Robert Preston, Jr., Editor, www.thedouglasnews.com
We have been in a dogfight with one team in our softball league. The only games we've lost have been to each other, and each game has been a war. We beat them the first time we played them, then they beat us twice in a row.
Last night, we played them for a fourth time. If we won, it would force a fifth game to see who gets first (assuming we both win out). If we lost, they would be all alone in first.
They jumped out to a 2-0 lead. We came back and tied the score. In either the fifth or sixth inning, they loaded the bases with nobody out. We ended up getting out of the inning without giving up a run.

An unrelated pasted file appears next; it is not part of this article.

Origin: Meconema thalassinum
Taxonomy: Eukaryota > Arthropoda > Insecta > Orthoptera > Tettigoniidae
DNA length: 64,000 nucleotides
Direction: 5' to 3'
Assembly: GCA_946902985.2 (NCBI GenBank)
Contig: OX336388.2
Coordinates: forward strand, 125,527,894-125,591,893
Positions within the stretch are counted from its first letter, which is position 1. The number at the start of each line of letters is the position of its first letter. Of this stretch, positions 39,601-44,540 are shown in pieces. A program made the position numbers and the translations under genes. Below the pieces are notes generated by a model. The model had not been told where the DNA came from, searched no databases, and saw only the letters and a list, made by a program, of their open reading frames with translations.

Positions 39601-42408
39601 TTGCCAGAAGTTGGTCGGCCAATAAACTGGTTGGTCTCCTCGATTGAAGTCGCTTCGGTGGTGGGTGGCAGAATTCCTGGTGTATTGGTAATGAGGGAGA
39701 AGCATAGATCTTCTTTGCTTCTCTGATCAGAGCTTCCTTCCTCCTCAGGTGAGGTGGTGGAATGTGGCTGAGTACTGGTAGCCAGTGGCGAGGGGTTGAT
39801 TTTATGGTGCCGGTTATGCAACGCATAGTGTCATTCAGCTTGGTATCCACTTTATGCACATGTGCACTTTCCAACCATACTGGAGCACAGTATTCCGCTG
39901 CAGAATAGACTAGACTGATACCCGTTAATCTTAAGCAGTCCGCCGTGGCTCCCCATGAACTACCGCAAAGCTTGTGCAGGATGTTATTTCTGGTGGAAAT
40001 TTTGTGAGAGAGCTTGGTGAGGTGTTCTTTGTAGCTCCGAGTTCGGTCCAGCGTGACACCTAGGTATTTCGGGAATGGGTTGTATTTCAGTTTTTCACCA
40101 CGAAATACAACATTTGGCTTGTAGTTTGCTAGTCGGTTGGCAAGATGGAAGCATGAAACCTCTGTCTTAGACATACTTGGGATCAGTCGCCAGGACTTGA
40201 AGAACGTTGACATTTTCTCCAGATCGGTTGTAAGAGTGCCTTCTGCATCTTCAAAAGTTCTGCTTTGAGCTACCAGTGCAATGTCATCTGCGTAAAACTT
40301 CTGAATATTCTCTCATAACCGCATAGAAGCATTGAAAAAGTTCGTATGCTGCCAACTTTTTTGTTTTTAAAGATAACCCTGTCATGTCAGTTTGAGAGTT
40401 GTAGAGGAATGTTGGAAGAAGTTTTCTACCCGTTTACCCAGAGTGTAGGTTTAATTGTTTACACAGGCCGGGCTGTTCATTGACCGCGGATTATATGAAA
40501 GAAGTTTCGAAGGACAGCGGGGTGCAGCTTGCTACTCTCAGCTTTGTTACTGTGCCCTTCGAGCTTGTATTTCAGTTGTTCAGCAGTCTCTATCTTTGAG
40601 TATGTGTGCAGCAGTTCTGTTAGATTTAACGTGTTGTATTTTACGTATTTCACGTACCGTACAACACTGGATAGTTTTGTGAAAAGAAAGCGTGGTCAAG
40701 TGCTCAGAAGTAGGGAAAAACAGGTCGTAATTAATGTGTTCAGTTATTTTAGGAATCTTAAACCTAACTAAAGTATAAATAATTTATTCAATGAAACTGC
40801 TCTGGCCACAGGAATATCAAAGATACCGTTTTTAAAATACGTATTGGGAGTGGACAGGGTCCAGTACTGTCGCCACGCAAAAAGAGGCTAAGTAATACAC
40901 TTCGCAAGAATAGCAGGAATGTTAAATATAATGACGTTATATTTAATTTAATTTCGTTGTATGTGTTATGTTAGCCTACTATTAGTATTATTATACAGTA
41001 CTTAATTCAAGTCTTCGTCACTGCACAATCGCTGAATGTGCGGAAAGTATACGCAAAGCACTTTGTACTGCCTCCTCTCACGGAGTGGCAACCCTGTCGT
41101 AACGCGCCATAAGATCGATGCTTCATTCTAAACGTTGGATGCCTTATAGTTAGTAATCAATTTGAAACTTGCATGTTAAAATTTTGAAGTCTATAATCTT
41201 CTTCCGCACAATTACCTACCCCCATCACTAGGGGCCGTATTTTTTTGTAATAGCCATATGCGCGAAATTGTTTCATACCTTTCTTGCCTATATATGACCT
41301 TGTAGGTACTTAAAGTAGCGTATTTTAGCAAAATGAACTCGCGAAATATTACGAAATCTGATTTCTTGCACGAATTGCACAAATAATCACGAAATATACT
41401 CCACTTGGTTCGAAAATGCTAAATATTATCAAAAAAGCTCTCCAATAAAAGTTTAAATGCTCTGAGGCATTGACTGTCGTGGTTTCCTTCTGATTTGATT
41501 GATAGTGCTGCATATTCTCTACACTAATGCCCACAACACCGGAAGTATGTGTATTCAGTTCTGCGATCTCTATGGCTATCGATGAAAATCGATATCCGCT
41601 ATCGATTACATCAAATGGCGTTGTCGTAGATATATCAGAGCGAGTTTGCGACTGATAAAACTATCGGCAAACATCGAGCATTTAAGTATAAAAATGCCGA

In the bottom of the seventh, our leadoff batter made an out. The second batter singled. That got us back to the top of the order. Our leadoff hitter reached base on an error, which allowed our runner on first to get to third.
With runners on first and third with one out, Pulpwood strode to the plate.
I grabbed him before he stepped in and got serious with him. I hyped it up like we were in Sanford Stadium with 80,000 people in the stands and a national television audience watching. (In reality, we were at the Huckaby Softball Complex in Douglas with about 15 spectators.) "Big players make big plays," I said. He replied: "One out, right?"
He stepped in and took a couple of pitches. If he walked, the woman behind him would automatically walk, which would score the winning run. When the umpire called a strike, he got ready to hit. He launched a fly ball to left field. Our runner on third got ready to tag, but it ended up being a non-factor. The left fielder dropped the ball, and we scored the winning run, putting us back in first place. Once again, as he has been so many times in his life, Pulpwood Smith was the hero.Thanks for the recap, Robert.